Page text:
U of M sustainable housing design team wins national championship
University of Minnesota students’ design for sustainable homes to fill vacant lots in economically challenged North Minneapolis has won top honors in an international competition.
Teams competing in the “Race to Zero” challenge were asked to design cost-effective zero-energy-ready homes for mainstream builders. The winning design uses high-performance features that sharply reduce energy use, and allow for most of the remaining energy use to be offset with renewable energy. The contest is sponsored by the U.S. Department of Energy and this year involved 33 teams from 27 universities in the U.S., Canada, and China. Along with energy-efficiency, the designed homes must be comfortable and attractive as well as affordable.
The U of M team, known as “Team OptiMN,” includes 14 undergraduate and graduate students from several majors, including building science, sustainable design, construction management, and business.
“I am extremely proud of Team OptiMN and how 14 students from four different colleges all came together with the goal of designing the house of the future,” said Collin Coltman, University of Minnesota student and OptiMN team leader. “The multidisciplinary and dynamic nature of the team not only made it possible for members to learn from one another about good home design, but also drove the team to design the Grand Award winning OptiMN Impact Home.”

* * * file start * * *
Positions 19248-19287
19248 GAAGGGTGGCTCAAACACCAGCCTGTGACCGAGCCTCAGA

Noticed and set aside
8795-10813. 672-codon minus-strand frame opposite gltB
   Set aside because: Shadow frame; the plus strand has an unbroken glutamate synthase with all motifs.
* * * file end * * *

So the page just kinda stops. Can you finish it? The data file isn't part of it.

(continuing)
Team members say they wanted a site that would be meaningful and have a positive impact on the community, so they chose a vacant lot in North Minneapolis. This area was hit hard by the foreclosure crisis followed by a series of tornadoes in 2011 that cut through the heart of the neighborhood. Green Homes North, one of team OptiMN's partners, plans to build 100 energy-efficient homes in this area over a five-year span. The homes are meant to increase both market value and community pride. Team OptiMN made sure their Impact Home followed the Green Homes guidelines, then partnered with Urban Homeworks to design a high performance, affordable, flexible home. Residential Science Resources stepped up to be the team's energy rater partner.
Judges noted that they appreciated the thoroughness of Team OptiMN’s entry -- the thoughtful design, innovative but approachable technologies, solid analysis, as well as the fact that the students took on the challenge of infill, affordable housing, where achieving sustainability is made more difficult on a tight budget.
Read more about the project at: http://bbe.umn.edu/2015-race-zero.
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